Salesforce CEO Marc Benioff wants Tim Cook's help fighting a Georgia bill that could discriminate against gays

Salesforce CEO Marc BenioffJustin Sullivan/Getty ImagesSalesforce CEO Marc Benioff

Apple CEO Tim Cook’s been busy lately fighting the court order to hack into an iPhone owned by one of the San Bernardino shooters.

But Salesforce CEO Marc Benioff thinks Cook should focus on a proposed bill in Georgia that some fear would allow “anti-gay” discrimination.

His comments came during an interview with CNBC’s Jim Cramer on Thursday, when he was asked if Cook should “cave to the FBI.”

“I think what Tim Cook should be doing is getting down right now to the state of Georgia and talking to those leaders about House Bill 757,” Benioff said.

Benioff was referring to the Religious Freedom Bill that the Georgia Senate approved last week. The bill, now waiting approval from Georgia’s House, would basically allow religious non-profits, including hospitals, homeless shelters, and adoption centres, to deny services if they cite “a sincerely held religious belief or moral conviction” against same-sex marriage. It would also ensure that clergy will not be forced to perform same-sex marriages.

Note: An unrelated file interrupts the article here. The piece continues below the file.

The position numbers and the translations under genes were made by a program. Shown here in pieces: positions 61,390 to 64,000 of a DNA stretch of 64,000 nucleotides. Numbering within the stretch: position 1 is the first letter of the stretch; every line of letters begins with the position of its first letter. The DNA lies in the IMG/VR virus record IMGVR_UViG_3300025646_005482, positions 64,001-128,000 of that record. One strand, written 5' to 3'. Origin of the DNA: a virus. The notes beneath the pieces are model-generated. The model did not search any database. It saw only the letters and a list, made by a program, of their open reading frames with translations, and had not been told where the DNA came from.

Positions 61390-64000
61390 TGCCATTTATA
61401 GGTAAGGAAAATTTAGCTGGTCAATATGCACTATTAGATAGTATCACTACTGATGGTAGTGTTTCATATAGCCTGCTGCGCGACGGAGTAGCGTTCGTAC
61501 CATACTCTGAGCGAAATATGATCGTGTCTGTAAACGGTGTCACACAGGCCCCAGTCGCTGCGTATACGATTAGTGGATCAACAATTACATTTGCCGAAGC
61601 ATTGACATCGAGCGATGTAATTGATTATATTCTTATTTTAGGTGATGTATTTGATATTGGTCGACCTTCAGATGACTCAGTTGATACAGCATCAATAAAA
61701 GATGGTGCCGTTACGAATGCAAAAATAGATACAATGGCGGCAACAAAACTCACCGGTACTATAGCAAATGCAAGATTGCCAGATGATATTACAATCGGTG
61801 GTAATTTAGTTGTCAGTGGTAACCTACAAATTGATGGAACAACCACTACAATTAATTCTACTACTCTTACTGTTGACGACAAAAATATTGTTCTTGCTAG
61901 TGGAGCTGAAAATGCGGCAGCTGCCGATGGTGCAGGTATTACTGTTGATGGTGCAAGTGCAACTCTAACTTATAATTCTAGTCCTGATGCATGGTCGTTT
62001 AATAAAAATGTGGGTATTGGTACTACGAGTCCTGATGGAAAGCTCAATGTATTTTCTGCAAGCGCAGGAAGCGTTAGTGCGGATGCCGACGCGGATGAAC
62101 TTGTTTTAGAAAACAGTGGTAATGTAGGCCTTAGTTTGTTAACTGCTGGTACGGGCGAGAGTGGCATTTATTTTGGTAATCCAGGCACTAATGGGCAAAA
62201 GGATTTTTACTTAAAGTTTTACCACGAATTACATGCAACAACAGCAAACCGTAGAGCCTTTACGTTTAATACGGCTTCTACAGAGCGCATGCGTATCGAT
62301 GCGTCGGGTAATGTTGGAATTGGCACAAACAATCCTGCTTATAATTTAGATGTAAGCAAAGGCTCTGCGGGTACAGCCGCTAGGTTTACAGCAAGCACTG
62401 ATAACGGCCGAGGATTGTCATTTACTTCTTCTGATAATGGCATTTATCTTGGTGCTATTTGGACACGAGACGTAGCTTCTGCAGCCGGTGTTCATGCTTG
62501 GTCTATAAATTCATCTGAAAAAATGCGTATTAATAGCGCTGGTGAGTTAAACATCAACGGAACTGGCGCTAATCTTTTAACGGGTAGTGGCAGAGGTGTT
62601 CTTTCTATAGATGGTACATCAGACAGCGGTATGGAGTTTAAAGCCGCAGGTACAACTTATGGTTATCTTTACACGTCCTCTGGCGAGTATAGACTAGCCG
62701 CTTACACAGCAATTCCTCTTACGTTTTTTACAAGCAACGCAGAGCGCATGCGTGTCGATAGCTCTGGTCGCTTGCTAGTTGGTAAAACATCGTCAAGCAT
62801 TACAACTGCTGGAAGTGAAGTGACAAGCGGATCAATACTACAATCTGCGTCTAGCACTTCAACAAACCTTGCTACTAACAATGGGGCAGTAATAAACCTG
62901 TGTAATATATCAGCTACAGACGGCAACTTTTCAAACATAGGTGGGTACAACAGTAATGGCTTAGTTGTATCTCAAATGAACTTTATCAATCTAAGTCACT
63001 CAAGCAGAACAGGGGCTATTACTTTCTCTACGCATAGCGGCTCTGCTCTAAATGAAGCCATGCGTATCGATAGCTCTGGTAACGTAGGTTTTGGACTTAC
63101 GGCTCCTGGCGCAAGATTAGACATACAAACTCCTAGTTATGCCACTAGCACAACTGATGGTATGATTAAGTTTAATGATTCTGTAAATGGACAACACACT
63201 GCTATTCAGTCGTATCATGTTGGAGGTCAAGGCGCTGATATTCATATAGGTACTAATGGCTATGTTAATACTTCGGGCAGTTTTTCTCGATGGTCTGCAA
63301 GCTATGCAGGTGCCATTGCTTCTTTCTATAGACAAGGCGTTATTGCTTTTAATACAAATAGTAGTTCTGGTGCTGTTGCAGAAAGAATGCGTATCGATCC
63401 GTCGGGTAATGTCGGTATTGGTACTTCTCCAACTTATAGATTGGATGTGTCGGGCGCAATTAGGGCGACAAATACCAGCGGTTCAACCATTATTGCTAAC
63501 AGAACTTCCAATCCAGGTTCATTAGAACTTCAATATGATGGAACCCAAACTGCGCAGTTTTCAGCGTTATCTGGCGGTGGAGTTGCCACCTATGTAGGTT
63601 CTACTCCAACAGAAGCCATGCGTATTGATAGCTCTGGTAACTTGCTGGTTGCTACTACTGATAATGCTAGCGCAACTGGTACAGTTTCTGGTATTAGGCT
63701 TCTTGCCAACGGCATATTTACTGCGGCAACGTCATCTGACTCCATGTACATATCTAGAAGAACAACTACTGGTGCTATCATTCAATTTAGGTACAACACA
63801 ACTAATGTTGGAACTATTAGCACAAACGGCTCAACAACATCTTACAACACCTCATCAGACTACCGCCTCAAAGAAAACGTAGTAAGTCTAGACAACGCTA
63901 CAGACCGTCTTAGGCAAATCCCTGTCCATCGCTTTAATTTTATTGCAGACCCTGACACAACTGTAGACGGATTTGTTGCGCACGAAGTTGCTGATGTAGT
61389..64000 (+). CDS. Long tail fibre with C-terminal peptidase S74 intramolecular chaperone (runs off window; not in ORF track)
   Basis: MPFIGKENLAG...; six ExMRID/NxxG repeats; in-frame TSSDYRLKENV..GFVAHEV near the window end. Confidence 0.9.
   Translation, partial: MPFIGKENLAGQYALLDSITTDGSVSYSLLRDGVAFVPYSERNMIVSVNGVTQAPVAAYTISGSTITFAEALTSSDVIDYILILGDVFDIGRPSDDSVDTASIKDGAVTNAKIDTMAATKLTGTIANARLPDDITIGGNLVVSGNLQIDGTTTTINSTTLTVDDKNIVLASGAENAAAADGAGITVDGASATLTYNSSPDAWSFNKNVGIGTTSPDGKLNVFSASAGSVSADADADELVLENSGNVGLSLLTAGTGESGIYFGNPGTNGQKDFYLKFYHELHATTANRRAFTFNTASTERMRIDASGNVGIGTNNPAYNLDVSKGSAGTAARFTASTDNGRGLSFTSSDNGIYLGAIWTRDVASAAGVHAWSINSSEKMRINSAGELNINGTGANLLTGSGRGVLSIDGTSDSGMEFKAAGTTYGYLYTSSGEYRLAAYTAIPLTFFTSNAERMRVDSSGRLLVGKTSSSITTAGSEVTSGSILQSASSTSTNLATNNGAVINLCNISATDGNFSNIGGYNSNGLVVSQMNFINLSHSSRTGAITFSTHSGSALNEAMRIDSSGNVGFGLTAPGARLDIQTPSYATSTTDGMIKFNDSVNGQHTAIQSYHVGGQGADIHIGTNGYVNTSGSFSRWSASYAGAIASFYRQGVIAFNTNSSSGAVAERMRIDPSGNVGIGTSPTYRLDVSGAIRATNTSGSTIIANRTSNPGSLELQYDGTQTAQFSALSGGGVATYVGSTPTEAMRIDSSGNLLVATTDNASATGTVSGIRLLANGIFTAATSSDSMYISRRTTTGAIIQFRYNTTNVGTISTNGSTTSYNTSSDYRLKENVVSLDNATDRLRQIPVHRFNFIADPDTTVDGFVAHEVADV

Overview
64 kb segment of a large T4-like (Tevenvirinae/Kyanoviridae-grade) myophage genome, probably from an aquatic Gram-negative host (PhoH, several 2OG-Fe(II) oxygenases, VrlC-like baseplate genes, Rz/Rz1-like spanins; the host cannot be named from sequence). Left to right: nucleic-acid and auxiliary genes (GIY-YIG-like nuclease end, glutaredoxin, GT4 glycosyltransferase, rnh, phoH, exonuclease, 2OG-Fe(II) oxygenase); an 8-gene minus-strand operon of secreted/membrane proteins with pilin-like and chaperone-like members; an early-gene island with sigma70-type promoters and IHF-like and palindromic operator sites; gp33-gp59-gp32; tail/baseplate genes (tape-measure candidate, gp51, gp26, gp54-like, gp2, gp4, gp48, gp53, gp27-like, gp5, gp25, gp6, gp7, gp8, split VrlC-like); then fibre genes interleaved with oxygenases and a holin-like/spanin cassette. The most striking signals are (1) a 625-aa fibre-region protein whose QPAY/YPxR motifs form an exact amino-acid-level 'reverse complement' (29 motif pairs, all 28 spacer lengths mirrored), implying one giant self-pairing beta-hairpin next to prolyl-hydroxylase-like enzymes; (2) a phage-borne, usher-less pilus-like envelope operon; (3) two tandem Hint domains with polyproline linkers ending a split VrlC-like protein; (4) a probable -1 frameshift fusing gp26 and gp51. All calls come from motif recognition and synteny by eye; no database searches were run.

“We’re very worried about what’s happening to our employees down there, with more discrimination like what we fought back in Indiana last year just reared its head at HB757. And that’s what I think Tim Cook should be focused on right now,” Benioff continued.

Benioff, well-known for his social activism, has already helped successfully turn over a similar bill in Indiana last year. At the time, a number of tech companies, including Apple, joined Benioff to fight the cause, and now he wants Cook’s support again.

In fact, during its earnings call Wednesday, Benioff expressed his his plan to scale back Salesforce’s operations in the state of Georgia, if the bill ends up passing through.

“We’re looking squarely at what’s going on in Georgia with House Bill 757, which means that we may have to reduce our investments in the State of Georgia based on what we’re seeing with the state government there as well,” Benioff said. “And I hope that they see the light the way that the State of Indiana did.”

It’s unclear how many Georgia-based employees Salesforce has. But Exact Target, the company Salesforce bought for $2.5 billion, owns Pardot, a marketing software maker based in Atlanta.

Salesforce’s spokesperson sent the following statement in response to Benioff’s comments:

“Salesforce opposes HB 757 in its current form because we believe the legislation creates an environment of discrimination that is inconsistent with our values. Salesforce believes in equality for all and we are committed to protecting our employees and customers from discrimination.”

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